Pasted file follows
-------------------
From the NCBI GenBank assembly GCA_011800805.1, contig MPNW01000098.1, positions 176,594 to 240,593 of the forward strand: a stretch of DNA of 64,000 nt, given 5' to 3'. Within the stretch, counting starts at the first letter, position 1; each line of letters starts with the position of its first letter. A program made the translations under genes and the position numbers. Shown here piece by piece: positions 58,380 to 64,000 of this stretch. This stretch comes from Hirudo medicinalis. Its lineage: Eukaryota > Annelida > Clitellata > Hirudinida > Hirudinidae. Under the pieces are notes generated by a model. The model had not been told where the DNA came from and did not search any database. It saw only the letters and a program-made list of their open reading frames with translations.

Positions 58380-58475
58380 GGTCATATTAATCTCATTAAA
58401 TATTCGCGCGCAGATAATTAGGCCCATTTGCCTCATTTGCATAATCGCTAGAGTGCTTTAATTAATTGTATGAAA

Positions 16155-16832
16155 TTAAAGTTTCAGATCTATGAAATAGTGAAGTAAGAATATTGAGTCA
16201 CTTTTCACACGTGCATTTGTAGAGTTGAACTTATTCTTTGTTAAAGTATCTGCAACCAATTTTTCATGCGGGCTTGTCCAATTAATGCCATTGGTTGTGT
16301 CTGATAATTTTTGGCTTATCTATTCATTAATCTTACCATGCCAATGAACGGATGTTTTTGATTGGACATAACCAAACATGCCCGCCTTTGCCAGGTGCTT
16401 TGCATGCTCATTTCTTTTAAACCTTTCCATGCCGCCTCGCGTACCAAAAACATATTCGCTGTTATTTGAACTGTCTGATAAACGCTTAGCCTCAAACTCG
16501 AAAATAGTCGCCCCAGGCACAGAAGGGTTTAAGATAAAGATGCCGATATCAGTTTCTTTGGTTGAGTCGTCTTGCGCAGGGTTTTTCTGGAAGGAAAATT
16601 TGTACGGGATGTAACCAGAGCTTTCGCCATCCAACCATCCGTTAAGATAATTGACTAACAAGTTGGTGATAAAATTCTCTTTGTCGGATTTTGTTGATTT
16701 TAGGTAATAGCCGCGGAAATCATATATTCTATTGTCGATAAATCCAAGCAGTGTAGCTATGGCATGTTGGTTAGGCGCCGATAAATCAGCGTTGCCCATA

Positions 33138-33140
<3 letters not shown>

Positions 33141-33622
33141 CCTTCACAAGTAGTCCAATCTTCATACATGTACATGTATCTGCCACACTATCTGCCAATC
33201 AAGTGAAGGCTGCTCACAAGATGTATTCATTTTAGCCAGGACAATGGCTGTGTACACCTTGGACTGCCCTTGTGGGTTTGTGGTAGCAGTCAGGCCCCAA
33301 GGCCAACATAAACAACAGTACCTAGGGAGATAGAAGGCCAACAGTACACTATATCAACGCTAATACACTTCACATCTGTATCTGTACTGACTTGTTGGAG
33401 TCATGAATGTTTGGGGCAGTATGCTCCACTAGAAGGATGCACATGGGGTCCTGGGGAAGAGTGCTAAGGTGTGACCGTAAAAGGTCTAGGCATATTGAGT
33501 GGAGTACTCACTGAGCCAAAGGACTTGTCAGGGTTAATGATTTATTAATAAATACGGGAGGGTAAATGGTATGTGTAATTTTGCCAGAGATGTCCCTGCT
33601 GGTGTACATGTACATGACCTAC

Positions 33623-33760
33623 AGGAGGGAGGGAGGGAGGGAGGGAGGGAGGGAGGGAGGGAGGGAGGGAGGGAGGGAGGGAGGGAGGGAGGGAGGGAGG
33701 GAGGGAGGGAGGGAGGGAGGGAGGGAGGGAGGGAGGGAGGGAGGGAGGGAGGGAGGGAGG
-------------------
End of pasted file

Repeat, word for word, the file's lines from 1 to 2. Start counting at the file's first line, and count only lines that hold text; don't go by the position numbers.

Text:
From the NCBI GenBank assembly GCA_011800805.1, contig MPNW01000098.1, positions 176,594 to 240,593 of the forward strand: a stretch of DNA of 64,000 nt, given 5' to 3'. Within the stretch, counting starts at the first letter, position 1; each line of letters starts with the position of its first letter. A program made the translations under genes and the position numbers. Shown here piece by piece: positions 58,380 to 64,000 of this stretch. This stretch comes from Hirudo medicinalis. Its lineage: Eukaryota > Annelida > Clitellata > Hirudinida > Hirudinidae. Under the pieces are notes generated by a model. The model had not been told where the DNA came from and did not search any database. It saw only the letters and a program-made list of their open reading frames with translations.

Positions 58380-58475